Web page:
Nature Abhors a Vacuum: How Recessions Fix Themselves
(And How the Government is Accidently Fixing the Economy Faster)
April 1, 2009. My morning ritual is to get up, wake up the kids, make some coffee, let my dogs out and enjoy my first (always the best!) cup of coffee before getting ready for work. The other morning I noticed a colorful photographic business card near my place at the kitchen table. It was for my brother-in-law’s new photography business. My brother-in-law is my kayaking buddy, a talented master electrician at an unnamed car company, and a great guy. I called him and asked about the business, and he told me he was going to do photo collages of sports teams, and explained he had just done a successful series on a soccer tournament. I was curious about why he decided to start a business now. “These are tough times. I have a good job, but I want to make sure I’m using all of my options, in case something happens to F**d”.
This lead me to thinking about another friend and client, who retired under a package from another unnamed car company, who retired from one car company to actually set up another car company (they actually already have a car). I found it ironic and interesting that someone would set up a car company in this dismal market. “There’s a need out there for this type of vehicle (this is an unusual specialty vehicle), and we know exactly how to do it and how to get it done. There’s plenty of hungry talent and suppliers who will work with you.”
So, in this thought exercise, it occurred to me that bad times bring us out of our ‘Comfort Zone’. In good times, it’s easy to take the overtime in your electrician’s job, wait your 30 years, retire and kick back. In good times, if you want a job, you just put an application out and hold out for the best one. In tough times, you have to push the edges out. You have to try new marketing ideas, you have to be more visible, you have to try new things. You have to make a value proposition for yourself or your business that’s compelling. In real tough times (like now), everyone gets humbled. Maybe you inherited some stock from Grandpa, and now the stock is in the dumps and it cut its dividend. Maybe you’re a city employee, and now you have to be competitive and be service-oriented in a tight budget year. Maybe you want to sell a house and have to come up with a whole new version of its value, or a way to sell it.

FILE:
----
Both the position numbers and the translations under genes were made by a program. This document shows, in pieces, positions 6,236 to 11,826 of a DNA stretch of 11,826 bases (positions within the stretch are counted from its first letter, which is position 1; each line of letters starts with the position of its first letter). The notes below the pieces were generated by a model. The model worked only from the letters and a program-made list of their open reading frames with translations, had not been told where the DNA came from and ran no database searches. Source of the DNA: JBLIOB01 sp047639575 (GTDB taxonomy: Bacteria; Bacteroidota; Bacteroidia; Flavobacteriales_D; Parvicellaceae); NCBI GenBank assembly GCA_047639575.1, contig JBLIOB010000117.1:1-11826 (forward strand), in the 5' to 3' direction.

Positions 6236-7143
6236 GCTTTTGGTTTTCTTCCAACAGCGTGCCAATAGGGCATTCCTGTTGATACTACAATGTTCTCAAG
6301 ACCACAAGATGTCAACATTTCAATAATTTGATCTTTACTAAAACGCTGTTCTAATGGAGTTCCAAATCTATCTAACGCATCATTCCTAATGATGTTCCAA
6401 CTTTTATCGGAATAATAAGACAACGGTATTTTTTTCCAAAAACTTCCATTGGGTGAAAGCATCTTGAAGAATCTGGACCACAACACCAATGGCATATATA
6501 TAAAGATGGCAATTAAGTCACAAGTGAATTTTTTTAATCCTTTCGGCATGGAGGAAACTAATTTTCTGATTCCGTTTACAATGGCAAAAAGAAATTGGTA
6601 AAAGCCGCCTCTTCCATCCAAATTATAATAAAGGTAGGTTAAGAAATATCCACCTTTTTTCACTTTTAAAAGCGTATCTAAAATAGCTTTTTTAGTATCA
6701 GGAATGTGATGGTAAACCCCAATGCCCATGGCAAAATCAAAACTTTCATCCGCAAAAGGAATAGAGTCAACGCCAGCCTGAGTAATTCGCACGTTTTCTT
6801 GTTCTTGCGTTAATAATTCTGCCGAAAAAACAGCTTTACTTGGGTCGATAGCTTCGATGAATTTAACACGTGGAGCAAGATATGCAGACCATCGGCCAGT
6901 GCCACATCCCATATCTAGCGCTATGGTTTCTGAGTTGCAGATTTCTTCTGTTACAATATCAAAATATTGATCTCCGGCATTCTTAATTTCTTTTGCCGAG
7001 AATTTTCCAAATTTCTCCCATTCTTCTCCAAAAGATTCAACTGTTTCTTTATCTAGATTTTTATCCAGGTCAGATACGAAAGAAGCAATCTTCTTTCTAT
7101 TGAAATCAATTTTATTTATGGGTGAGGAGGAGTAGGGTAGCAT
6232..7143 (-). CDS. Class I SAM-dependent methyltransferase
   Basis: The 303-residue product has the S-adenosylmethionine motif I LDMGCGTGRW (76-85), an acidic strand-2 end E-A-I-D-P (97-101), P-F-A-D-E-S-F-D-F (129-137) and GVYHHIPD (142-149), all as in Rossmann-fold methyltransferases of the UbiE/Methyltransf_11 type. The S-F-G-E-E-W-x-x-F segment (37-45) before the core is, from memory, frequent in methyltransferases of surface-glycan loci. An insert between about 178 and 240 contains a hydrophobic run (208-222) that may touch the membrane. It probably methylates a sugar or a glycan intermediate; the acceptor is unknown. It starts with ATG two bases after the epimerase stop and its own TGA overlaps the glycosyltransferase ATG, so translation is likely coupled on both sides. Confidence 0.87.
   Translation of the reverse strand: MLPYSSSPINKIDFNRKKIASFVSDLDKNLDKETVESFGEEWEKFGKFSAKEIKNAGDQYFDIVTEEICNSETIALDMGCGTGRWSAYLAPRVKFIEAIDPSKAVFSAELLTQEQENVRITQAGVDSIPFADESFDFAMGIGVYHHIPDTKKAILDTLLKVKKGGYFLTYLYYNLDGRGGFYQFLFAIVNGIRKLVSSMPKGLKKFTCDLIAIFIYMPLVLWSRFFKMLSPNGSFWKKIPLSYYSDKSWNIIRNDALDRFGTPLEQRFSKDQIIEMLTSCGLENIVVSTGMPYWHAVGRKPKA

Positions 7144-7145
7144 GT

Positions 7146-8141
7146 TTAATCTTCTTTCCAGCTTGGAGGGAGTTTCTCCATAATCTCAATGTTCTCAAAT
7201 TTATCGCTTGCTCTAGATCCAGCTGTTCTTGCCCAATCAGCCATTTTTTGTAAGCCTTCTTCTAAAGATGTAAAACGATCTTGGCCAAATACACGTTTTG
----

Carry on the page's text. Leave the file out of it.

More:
Aristotle said “nature abhors a vacuum”. In natural science, when a vacuum is created, the surrounding gas tries to enter the vacuum. When a vacuum of security and prosperity is created (thanks to our boys in the credit derivative departments of the major invest houses!), energy seeks to fill the vacuum, with creative solutions, hard work, innovation, and better, entrepreneurship.
Which leaves me with an observation. By happenstance or maybe by very clever calculated intent (nah!) the federal government may have given the biggest boost to the economy by firing Rick Wagoner and potentially stuffing a 95% tax onto AIG executives. The feds showed their teeth in the last few weeks, first by getting outraged at the AIG execs for getting their contractually agreed upon bonuses, to the extent that they passed a 95% tax on the bonus. Then they didn’t like the leadership at GM (never mind the UAW leadership or the AIG or Citigroup leadership), so they kicked Rick Wagoner out. [Actually, Rick may be OK, since he went from a $1 a year job to a $20 million dollar retirement. Talk about a ‘work or retire’ analysis]
Now, I’m a capitalist. I actually think that our government should protect us when we need it, like from bad guys with nuclear weapons. I think they should provide a valid justice system. I think they should uphold the Constitution. But I don’t like them running businesses. That’s never worked in prior history, and won’t work now. To be sure, as the 77% shareholder of AIG, I think the Treasury could have had a shareholder’s meeting, fired all of the members of the Board (which they should have done day one), and hired some very nasty lawyers to sue the guys with the bonuses under some alleged breach of contract, like ordinary businesses do. If the government is the largest creditor of GM, it’s within their power as a creditor to go to the Board (who also should be fired) and tell the Board that they don’t have confidence in management (even though it looks like the management only changed by one person).
But, here’s the cool accidental benefit. What we learned in the last three weeks or so is the stark truth that we don’t want the government running businesses. How is it that a group that has pretty much never held a real job, runs an entity at a deficit, and has expenses vastly in excess of its revenues; should be running businesses? Then, if the group gets mad at you, they create taxes for you or fire you arbitrarily (never mind some of the transgressions by members of the House and Senate that have not caused them to lose their jobs). What I see is rapid and stark: nobody wants the government as a partner. Today the NY Times reported that Signature Bank of NY, Old National Bancorp, Iberiabank, and Bank of Marin all paid back their TARP funds. Yesterday, Mark Fields of Ford gave a great interview where he basically said that Ford was going to do anything in its power to stay away from government money.
Want to get things moving? Be a petulant, unreasonable, inconsistent bully. All the kids will walk across the street to avoid you. If the bully loaned you lunch money, pay it back as fast as you can. If the bully wants to loan you lunch money, don’t take it. Because living with the bully is worse than living away from him. That lesson was clear this week. Now watch the new Treasury crow victory, when all they did was scare everyone into fixing the problem. Nature abhors a vacuum: they suck.